When things get hard, go harder, and it just might get easier
By John Jarvis
Working from home in the midst of this crisis is hard. It is hard to focus. It is hard to stay motivated. It is hard not to worry about the spread of COVID-19 and how the world in which we live will have been forever changed when we finally emerge from this self-induced isolation.
In dark and challenging times, leaders step forward and character is revealed. We can learn a lot from watching others who have, perhaps, found a way to carry on in spite of obstacles. I find that kind of inspiration in our three-legged rescue dog, Bandy.
We already had a four-legged dog, a Portuguese Water Dog named Jackson. As a breed, they tend to be expensive, so we weren’t looking for another one when my wife got the email about sweet Bandy, who had been in a rollover car accident, stuck inside her crate and thrown from the car, losing a hind leg as a result. Sara said yes, we’d take her, and now we have two Portuguese Water Dogs.
When we took her in, she was terribly feeble. She didn’t move well at all. When she would walk, her stride was a full circular contortion of her body, as she worked to drag her hind leg forward while skidding her undercarriage along on the ground beneath her. It was really sad to watch.
I bought her a “doggie wheelchair,” the kind with two wheels and a canopy for her hind quarters to rest on, but she wanted nothing to do with it. She would just shake and quiver and refuse to move every time I put her in it. What to do?
One day I was so sad and frustrated that I just picked her up and put her in the car with Jackson and me. Pre-Bandy, Jack and I had a wonderful routine of running on the beach in the evening. This night Bandy was coming with us. I had no idea how this was going to work out.
And here is the crazy thing. This feeble dog that couldn’t walk? She could run! In the forgiving sand near the water’s edge she would chase after the ball like a bat out of hell. And, man, how she loved it. She’d come back and drop the ball and bark and spin around and smile and bark. There is some kind of crazy physics at play where being “at speed”—in the rotating cycle of legs pulling and reaching and stretching out—the missing hind leg isn’t even a thing. At speed, she finds her center of gravity as she leans forward with the beautiful poise of a dog at full sprint. It is truly wonderful to watch.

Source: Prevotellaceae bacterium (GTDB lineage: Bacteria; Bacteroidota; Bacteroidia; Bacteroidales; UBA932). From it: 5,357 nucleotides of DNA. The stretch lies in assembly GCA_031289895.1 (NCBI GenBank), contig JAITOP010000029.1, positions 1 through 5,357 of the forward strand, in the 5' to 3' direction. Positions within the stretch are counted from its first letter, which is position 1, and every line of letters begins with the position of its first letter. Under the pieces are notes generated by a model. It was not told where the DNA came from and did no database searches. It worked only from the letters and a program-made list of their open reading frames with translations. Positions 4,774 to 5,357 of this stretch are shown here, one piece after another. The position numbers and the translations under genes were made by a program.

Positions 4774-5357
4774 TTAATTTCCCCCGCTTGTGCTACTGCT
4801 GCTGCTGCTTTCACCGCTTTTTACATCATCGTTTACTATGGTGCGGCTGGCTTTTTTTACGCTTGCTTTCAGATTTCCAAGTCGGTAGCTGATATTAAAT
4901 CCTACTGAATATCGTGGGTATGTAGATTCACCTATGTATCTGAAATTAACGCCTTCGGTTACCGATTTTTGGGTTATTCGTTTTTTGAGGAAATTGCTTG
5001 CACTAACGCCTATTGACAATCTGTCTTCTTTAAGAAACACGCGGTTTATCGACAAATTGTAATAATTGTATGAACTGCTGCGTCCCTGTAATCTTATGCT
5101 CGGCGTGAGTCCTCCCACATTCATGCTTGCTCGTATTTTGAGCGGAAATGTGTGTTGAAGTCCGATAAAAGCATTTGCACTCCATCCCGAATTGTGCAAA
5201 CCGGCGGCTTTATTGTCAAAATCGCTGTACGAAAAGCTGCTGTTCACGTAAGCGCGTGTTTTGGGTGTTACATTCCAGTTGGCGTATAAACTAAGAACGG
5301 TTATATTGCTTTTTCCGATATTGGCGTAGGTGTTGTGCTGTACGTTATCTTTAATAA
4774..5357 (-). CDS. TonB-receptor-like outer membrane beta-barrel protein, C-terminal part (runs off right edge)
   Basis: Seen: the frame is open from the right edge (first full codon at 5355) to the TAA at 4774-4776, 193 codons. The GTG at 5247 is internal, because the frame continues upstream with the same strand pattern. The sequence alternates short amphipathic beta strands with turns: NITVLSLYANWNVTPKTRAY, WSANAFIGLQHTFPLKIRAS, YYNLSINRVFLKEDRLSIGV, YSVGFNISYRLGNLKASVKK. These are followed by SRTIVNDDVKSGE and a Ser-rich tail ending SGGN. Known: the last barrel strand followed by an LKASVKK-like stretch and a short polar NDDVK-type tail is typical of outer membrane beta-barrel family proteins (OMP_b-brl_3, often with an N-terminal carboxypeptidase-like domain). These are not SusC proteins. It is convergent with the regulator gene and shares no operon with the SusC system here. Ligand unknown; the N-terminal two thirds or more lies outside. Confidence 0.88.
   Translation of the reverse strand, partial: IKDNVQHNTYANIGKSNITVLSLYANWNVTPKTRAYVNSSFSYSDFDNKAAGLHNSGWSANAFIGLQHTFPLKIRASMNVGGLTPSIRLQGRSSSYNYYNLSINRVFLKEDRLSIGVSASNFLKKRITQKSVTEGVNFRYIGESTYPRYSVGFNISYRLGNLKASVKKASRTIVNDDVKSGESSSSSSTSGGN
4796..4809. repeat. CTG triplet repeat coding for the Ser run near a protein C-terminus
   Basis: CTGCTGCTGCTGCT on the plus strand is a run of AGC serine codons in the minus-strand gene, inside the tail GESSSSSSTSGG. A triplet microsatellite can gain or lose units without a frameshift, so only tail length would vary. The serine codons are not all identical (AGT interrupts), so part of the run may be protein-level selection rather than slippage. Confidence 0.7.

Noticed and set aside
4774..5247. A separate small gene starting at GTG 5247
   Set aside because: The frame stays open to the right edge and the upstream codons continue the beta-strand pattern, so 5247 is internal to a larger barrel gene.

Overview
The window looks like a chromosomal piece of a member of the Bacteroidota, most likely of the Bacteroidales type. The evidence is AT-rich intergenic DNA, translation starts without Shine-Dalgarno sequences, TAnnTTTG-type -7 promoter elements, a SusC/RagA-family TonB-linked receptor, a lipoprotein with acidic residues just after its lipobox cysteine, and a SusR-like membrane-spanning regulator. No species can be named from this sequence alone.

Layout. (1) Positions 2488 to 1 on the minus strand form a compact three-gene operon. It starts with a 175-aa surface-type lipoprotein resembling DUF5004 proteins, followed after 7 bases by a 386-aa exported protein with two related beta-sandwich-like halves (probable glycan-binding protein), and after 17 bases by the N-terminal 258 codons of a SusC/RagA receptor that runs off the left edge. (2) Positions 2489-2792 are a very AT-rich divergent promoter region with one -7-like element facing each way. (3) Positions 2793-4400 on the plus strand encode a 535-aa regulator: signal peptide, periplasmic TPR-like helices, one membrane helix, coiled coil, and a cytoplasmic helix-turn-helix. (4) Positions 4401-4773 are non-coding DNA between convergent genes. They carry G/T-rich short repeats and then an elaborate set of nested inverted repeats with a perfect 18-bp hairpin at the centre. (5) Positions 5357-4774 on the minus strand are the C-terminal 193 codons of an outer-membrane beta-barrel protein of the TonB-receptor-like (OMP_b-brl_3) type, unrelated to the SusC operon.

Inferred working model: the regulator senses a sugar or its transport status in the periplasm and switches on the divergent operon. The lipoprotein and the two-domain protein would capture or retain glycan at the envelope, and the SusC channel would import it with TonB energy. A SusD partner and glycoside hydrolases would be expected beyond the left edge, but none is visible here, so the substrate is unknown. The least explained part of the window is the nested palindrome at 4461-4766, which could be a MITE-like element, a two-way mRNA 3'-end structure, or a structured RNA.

Bandy runs the beach with us every evening now. And she gets herself up into the backseat of the car now too. Jackson still gets the front seat, where he stands with his head out of the window. Jack has been generous in sharing his family with Bandy, but the front seat remains exclusively his. Which is OK. Bandy doesn’t much like going near the window anyway, I fear it stems from past trauma.
And here is the thing. This three-legged dog isn’t just surviving, she is thriving. She is living her best life every day. She reminds me of the power of attitude. And the power of gratitude. She certainly has an abundance of both. And she reminds me that even though what we are all going through right now is hard, it could always be harder, so let’s just do our best to be grateful and get to work. And isn’t it cool to think that sometimes, when it is hard to walk, we can try to run instead? That when things get hard, we can go harder, and it just might get easier! How cool is that. Thanks Bandy.
Yeah, these Portuguese Water Dogs can be expensive. I sometimes joke that we got Bandy for 25% off. And she was worth every penny.
John Jarvis is a senior vice president of Hughes Marino, an award-winning commercial real estate company specializing in tenant representation and building purchases with offices across the nation. Contact John at 1-844-662-6635 or email@example.com to learn more.